Ambitious projects—like creating a fleet of autonomous, wave-powered robots to monitor the world’s oceans—cost a lot of money to maintain. So while some people would undoubtedly prefer that ventures like Liquid Robotics (the company behind the aforementioned boats and one of Fast Company’s 50 Most Innovative Companies) stay pure, working only on projects like tracking fish and tsunamis, the reality is that companies need to make money. And there’s one major industry operating in our oceans that has a lot of it: the oil and gas industry. It makes sense, then, that Liquid Robotics’ first joint venture would be with an oil company.
Liquid Robotics’ wave glider robot, the first marine robot that can run on wave energy, has virtually endless uses, including tracking water quality, collecting atmospheric data, tracking changes in ocean chemistry, and even just cruising the world’s oceans to see what kind of data it can find (a series of wave gliders are currently crossing the Pacific ocean, collecting unprecedented amounts of ocean surface data along the way). The robot, which packs numerous sensors, a satellite and wireless communications system, GPS, and more, can run for a year without stopping.
So far, Liquid Robotics has worked with organizations like NOAA, the Scripps Institute of Oceanography, and oil and gas companies, which make up a third of the company’s revenue. As part of a new joint venture with Schlumberger NV, named Liquid Robotics Oil & Gas, the company will expand its reach in the offshore oil market. And no—this doesn’t mean that Liquid Robotics is now wed to the oil industry.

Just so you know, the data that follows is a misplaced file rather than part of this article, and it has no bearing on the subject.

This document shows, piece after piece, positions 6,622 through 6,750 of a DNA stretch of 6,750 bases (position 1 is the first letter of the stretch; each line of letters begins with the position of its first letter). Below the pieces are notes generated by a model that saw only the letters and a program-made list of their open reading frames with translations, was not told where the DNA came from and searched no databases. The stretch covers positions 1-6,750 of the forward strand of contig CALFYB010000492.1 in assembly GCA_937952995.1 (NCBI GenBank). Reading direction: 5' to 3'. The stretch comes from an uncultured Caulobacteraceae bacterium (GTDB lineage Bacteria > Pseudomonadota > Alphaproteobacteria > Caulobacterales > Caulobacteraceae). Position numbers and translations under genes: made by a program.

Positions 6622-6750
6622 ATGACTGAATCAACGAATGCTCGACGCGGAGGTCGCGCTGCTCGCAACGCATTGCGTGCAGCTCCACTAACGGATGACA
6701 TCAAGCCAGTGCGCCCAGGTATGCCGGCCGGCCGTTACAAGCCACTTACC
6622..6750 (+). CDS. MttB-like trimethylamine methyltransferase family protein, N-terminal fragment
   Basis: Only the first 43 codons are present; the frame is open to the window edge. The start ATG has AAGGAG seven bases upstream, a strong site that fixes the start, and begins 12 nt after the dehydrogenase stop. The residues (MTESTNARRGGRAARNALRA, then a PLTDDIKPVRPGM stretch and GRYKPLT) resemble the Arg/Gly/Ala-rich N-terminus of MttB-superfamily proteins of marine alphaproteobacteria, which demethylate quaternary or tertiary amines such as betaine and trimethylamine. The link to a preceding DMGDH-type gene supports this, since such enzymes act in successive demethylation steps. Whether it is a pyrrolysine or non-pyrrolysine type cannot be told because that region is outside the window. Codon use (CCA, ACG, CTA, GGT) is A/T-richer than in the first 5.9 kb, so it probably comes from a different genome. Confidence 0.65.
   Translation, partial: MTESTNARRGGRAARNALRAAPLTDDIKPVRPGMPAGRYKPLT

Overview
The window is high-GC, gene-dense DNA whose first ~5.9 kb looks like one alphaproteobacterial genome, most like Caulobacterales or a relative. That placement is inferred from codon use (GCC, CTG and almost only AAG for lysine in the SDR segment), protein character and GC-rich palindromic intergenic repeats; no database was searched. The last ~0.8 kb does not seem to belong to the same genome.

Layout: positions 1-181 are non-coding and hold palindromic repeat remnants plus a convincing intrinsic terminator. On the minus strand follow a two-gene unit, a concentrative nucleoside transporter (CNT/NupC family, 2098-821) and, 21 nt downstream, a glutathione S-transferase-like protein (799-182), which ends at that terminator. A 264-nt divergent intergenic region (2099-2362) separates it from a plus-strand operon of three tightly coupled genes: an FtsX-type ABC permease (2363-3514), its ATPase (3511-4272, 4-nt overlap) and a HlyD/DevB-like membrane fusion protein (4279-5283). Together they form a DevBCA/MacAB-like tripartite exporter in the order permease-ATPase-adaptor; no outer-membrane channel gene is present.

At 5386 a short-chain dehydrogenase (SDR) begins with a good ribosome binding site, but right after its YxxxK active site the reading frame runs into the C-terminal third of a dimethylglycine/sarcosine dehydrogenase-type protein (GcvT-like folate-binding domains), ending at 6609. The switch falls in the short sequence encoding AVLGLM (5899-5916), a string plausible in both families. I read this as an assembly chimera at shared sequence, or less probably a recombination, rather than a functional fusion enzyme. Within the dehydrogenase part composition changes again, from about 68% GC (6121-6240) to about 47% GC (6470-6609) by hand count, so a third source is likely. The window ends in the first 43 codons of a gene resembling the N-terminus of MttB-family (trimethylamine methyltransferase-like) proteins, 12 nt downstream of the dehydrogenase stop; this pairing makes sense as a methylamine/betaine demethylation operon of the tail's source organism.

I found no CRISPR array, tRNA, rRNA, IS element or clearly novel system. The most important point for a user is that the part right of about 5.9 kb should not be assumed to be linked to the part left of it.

Sure, the 250-pound wave gliders will help with the planning and installation of offshore oil facilities—something that might make anyone with a memory of the BP oil disaster flinch (incidentally, Liquid Robotics helped BP with water-quality monitoring in the Gulf of Mexico). But Liquid Robotics Oil & Gas will also do plenty of good—think spill detection, monitoring for post-oil-spill remediation, and measurements of things like wave height and surface currents.
"We don’t need to put people on a boat to go out and perform these functions. We can have [the robots] run autonomously for days or months on end, constantly monitoring weather, sea state, surface conditions, constantly monitoring water quality, environmental quality of the water," explains Steven Springsteel, Liquid Robotics chief operating officer and chief financial officer. "It’s something that’s continually communicating with subsea sensors so you don’t have to have people out there."
It’s not as if offshore drilling will end anytime soon; in the meantime, we’d rather have robots doing the dirty work than humans. And think of it this way: all that money from the wealthy oil and gas industry might allow Liquid Robotics to pursue more missions for climate science and offshore renewable energy projects.
Liquid Robotics Oil & Gas will likely charge subscription fees for oil and gas companies to use the wave glider robots and access their data. No word on exact pricing—or how many robots will be deployed as part of the venture—but Liquid Robotics generally charges $1,500 to $3,000 daily for data collection.